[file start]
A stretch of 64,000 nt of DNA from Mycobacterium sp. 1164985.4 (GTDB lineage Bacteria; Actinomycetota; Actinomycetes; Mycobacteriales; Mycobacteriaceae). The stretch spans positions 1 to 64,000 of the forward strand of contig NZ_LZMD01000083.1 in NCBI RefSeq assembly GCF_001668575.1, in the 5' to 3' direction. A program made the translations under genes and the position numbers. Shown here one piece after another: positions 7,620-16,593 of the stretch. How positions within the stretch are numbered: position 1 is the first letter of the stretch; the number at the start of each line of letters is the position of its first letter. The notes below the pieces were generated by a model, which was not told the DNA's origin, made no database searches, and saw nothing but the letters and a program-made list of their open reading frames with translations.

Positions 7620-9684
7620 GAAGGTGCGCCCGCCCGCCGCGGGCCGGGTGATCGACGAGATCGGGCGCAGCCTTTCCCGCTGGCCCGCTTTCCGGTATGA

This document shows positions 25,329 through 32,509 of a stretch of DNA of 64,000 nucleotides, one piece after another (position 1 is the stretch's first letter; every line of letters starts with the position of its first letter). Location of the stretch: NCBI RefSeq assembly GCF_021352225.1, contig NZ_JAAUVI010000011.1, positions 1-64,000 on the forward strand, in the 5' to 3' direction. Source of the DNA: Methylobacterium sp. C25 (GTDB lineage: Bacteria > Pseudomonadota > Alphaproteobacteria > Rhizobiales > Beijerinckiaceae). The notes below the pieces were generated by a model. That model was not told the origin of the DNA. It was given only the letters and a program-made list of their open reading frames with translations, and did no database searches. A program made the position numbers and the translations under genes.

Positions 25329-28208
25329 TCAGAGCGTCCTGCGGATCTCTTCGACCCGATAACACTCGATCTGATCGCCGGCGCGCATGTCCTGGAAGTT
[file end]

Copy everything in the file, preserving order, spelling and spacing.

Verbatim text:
A stretch of 64,000 nt of DNA from Mycobacterium sp. 1164985.4 (GTDB lineage Bacteria; Actinomycetota; Actinomycetes; Mycobacteriales; Mycobacteriaceae). The stretch spans positions 1 to 64,000 of the forward strand of contig NZ_LZMD01000083.1 in NCBI RefSeq assembly GCF_001668575.1, in the 5' to 3' direction. A program made the translations under genes and the position numbers. Shown here one piece after another: positions 7,620-16,593 of the stretch. How positions within the stretch are numbered: position 1 is the first letter of the stretch; the number at the start of each line of letters is the position of its first letter. The notes below the pieces were generated by a model, which was not told the DNA's origin, made no database searches, and saw nothing but the letters and a program-made list of their open reading frames with translations.

Positions 7620-9684
7620 GAAGGTGCGCCCGCCCGCCGCGGGCCGGGTGATCGACGAGATCGGGCGCAGCCTTTCCCGCTGGCCCGCTTTCCGGTATGA

This document shows positions 25,329 through 32,509 of a stretch of DNA of 64,000 nucleotides, one piece after another (position 1 is the stretch's first letter; every line of letters starts with the position of its first letter). Location of the stretch: NCBI RefSeq assembly GCF_021352225.1, contig NZ_JAAUVI010000011.1, positions 1-64,000 on the forward strand, in the 5' to 3' direction. Source of the DNA: Methylobacterium sp. C25 (GTDB lineage: Bacteria > Pseudomonadota > Alphaproteobacteria > Rhizobiales > Beijerinckiaceae). The notes below the pieces were generated by a model. That model was not told the origin of the DNA. It was given only the letters and a program-made list of their open reading frames with translations, and did no database searches. A program made the position numbers and the translations under genes.

Positions 25329-28208
25329 TCAGAGCGTCCTGCGGATCTCTTCGACCCGATAACACTCGATCTGATCGCCGGCGCGCATGTCCTGGAAGTT